I've been here in Pennsylvania for more than a week and it has been wonderful seeing and spending time with family and friends. It really was a great Christmas. One common lament of this time of year is the extra weight people put on from the overindulgence of food and drink. I don't think I escaped those extra pounds this year… Everybody I visited felt the need to fatten me up... I've come to the conclusion that my family must think there is no food in New Mexico :)
With New Year's resolutions right around the corner, this Wednesday we are praying about change. I think a lot of us tend to make the cosmetic type of resolutions - "I'm going to lose 10 pounds"… "I'm going to start working out again"… etc. But what about the heart-change type of resolutions - "I'm going to become more forgiving"… "I'm going to become more patient"… etc.
Whatever the resolution, prayer is an essential element in any decision for change - before, during, and after:
Before - "Lord, does this change fit with Your will? Is it biblical? Is there some change You wish me to make that I am not seeing or that I don't want to admit to?" Remember how Paul had asked God to remove the thorn from his side but it wasn't in God's will.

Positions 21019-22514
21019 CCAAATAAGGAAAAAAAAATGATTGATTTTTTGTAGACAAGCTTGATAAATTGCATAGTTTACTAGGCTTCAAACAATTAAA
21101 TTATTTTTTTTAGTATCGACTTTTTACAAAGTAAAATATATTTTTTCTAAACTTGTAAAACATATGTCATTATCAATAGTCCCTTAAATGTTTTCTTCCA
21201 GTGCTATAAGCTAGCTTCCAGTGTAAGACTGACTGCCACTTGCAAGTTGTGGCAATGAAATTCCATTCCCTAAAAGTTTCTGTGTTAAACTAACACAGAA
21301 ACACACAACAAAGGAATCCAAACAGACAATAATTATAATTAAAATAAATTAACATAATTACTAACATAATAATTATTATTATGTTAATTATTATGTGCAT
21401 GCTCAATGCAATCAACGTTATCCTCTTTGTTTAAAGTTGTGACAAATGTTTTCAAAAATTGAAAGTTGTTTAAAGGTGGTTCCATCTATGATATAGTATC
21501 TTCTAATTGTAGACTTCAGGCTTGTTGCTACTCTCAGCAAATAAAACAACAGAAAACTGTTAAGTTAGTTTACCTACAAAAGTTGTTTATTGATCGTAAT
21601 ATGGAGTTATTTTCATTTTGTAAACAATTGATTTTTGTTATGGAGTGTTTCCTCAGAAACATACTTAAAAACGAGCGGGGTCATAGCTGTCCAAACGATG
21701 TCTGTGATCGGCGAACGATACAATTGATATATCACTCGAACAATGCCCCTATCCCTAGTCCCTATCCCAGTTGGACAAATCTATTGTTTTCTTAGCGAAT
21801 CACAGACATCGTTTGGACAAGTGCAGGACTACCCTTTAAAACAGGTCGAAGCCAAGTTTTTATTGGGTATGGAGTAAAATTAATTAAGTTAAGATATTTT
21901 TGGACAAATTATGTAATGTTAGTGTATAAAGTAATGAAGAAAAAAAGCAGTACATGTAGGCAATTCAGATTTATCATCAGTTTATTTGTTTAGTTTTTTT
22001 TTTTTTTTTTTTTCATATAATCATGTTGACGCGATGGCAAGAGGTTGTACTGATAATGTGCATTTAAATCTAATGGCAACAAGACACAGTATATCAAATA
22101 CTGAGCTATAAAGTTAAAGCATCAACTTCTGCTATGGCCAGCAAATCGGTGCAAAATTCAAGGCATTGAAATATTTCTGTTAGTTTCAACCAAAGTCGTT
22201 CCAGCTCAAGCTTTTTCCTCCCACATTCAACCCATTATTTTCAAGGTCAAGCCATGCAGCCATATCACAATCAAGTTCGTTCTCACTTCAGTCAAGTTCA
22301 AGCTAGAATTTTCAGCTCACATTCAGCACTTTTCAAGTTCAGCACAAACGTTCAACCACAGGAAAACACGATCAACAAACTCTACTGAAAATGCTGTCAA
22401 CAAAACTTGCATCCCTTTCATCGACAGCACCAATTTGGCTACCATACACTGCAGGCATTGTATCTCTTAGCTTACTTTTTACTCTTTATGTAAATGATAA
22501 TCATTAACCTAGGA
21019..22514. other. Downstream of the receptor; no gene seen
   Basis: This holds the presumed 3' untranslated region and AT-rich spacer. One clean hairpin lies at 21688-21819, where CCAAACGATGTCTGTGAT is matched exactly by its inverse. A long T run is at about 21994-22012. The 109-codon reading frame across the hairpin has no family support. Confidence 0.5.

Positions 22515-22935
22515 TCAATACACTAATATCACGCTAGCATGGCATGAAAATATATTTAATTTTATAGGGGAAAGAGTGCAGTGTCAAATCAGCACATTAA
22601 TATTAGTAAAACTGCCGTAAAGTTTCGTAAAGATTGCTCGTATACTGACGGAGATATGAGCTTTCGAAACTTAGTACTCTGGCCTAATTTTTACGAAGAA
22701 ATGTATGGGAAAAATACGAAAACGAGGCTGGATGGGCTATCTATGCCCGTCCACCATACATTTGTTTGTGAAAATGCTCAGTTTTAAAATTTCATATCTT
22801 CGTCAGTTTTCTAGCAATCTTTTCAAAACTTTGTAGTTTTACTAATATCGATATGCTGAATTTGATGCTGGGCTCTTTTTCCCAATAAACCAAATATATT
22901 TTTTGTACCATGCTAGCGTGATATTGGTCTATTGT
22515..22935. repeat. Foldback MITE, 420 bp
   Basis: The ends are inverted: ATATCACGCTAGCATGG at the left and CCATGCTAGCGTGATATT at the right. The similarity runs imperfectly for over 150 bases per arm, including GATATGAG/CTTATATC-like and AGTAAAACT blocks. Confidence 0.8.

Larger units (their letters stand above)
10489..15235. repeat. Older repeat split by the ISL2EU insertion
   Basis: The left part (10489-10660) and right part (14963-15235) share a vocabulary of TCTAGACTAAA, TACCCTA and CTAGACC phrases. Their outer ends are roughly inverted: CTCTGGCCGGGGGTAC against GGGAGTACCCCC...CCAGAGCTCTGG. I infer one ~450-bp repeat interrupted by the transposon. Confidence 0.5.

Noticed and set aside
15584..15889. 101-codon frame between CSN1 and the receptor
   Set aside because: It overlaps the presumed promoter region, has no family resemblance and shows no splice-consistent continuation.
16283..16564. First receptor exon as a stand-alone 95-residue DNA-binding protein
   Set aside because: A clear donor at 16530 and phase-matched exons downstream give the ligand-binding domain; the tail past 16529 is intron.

During - "Lord, help me make this change. I can't do it without You. I rely on You for everything." Read the Psalms for many examples.
After - "Thank you Lord. In the process of changing me You have taught me even more about losing myself and depending on You." Read the Psalms for many examples of this as well.
One last thought on this topic. You may be one of the many who can point to your childhood or some trauma from your past and link it to current behavior. Maybe it affects your patience, how you trust others, how easily you become angry, etc. No matter what it is, too often, we let the link to the past be the final step in the process. We've figured out why we're angry, impatient, un-trusting, and assume the stance of "well that's just who I am." Let's pray that we don't fall into this trap. Let's not use the past as an excuse when it should be a catalyst. The process of self discovery should lead to the question - "Now that I know why I am the way I am, how do I change?" To summarize this another way - the past is never an excuse for not doing God's will in the future.
Have a great week and a great fast.
5 years ago